Nothing to see here. Nothing at all.
Now that Swiss banks wouldn’t even begin to think about helping anyone hide assets or evade taxes or anything else untoward, it doesn’t need whistleblowers anymore. Because, again, there’s absolutely nothing for anyone to report on. So keep that in mind if you’ve got any bright ideas for selling that USB drive full of U.S. client data to the IRS. Also, keep this in mind:
Starting on Wednesday, those convicted of profiting from violating the secrecy laws—say, by selling a disk full of information about foreign Swiss bank clients to keen foreign tax authorities—face up to five years in prison. In addition, the law was expanded to also cover non-bank employees found to have made use of pilfered client data.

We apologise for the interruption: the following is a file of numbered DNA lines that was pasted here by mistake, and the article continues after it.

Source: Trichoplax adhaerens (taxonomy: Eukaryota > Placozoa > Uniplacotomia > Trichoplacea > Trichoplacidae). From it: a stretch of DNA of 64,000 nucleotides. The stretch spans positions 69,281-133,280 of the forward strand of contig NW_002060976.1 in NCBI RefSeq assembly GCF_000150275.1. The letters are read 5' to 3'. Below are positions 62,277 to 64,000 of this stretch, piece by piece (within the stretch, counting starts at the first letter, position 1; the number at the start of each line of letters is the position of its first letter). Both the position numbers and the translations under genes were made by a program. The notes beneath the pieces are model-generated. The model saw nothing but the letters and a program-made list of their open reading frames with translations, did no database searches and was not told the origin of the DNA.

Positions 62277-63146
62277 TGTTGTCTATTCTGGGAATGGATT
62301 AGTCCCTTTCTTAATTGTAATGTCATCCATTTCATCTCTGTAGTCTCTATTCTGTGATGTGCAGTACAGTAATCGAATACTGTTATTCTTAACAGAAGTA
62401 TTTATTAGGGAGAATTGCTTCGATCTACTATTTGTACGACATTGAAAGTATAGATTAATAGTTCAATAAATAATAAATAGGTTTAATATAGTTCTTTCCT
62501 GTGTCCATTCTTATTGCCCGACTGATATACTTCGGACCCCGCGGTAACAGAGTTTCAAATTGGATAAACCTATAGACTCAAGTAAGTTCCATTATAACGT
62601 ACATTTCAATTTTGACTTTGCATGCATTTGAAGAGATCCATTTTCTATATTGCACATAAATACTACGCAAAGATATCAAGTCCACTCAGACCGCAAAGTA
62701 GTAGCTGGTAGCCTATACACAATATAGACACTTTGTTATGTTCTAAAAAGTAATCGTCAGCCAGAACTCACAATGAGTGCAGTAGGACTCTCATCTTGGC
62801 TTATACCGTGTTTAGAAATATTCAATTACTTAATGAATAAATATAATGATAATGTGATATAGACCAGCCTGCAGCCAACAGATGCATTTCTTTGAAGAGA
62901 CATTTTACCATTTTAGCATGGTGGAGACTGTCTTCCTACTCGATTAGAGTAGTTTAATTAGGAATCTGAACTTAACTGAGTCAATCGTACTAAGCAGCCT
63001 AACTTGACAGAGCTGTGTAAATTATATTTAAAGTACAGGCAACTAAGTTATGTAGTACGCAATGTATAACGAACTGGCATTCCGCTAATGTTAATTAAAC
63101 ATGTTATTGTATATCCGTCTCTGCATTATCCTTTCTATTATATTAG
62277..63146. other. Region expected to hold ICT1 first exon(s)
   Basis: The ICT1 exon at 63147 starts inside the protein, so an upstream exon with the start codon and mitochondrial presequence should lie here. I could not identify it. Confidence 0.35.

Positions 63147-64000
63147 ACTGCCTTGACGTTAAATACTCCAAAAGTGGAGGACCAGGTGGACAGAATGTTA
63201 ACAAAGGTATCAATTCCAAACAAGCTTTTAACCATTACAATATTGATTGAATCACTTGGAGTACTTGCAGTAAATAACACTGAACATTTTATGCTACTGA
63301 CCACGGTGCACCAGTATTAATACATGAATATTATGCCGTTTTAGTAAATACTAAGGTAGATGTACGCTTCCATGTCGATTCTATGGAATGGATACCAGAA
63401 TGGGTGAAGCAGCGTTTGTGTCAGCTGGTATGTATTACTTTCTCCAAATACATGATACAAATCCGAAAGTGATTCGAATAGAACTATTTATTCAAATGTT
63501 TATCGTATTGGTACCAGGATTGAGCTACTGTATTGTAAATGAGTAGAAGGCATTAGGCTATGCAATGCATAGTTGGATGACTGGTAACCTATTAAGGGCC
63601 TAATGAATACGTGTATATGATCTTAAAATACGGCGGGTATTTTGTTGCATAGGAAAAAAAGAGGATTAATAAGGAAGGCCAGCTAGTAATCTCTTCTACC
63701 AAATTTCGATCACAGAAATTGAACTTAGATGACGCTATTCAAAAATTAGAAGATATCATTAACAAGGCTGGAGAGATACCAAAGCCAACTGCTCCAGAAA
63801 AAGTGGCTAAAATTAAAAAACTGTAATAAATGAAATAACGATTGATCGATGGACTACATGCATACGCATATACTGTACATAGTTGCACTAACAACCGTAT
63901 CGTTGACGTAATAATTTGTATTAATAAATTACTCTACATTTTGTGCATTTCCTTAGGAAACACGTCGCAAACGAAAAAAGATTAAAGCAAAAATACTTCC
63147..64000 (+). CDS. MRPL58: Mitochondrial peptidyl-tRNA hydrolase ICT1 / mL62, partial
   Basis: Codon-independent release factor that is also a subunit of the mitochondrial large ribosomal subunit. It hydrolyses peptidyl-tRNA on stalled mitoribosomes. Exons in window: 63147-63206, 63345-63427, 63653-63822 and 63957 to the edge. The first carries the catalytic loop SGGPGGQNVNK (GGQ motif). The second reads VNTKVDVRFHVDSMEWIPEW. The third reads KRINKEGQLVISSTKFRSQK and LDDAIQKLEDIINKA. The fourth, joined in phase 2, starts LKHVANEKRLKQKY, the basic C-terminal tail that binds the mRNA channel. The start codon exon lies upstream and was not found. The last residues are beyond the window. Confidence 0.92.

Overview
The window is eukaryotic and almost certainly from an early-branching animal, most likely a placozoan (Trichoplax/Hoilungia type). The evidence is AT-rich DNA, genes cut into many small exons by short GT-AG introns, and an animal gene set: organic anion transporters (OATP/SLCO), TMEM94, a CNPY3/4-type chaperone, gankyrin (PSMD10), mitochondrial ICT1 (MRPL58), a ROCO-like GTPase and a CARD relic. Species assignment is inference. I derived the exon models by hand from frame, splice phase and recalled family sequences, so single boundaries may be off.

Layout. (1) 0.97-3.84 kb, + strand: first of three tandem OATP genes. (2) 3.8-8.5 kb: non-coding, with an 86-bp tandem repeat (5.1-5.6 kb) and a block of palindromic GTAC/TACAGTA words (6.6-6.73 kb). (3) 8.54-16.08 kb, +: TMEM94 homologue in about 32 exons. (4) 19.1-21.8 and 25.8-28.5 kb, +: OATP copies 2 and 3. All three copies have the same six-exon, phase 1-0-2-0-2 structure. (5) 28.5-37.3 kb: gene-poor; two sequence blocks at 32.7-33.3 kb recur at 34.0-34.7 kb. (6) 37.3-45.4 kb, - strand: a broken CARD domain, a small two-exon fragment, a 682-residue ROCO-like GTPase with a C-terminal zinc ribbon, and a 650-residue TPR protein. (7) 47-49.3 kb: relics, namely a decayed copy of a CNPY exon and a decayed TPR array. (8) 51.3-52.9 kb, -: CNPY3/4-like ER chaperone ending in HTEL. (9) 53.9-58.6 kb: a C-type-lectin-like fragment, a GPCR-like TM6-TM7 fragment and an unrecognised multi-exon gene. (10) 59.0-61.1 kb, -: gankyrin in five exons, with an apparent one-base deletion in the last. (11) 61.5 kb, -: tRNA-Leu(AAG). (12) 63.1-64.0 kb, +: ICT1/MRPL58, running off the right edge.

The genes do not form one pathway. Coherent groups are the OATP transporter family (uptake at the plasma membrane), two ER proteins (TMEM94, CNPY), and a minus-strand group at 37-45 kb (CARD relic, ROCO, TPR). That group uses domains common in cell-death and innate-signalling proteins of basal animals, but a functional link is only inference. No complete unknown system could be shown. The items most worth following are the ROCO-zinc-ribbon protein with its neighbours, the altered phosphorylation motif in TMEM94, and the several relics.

Previously, the law stipulated that bank employees who violated bank secrecy could receive up to three years in prison.
It Just Got More Risky to Violate Swiss Bank Secrecy [WSJ MoneyBeat blog]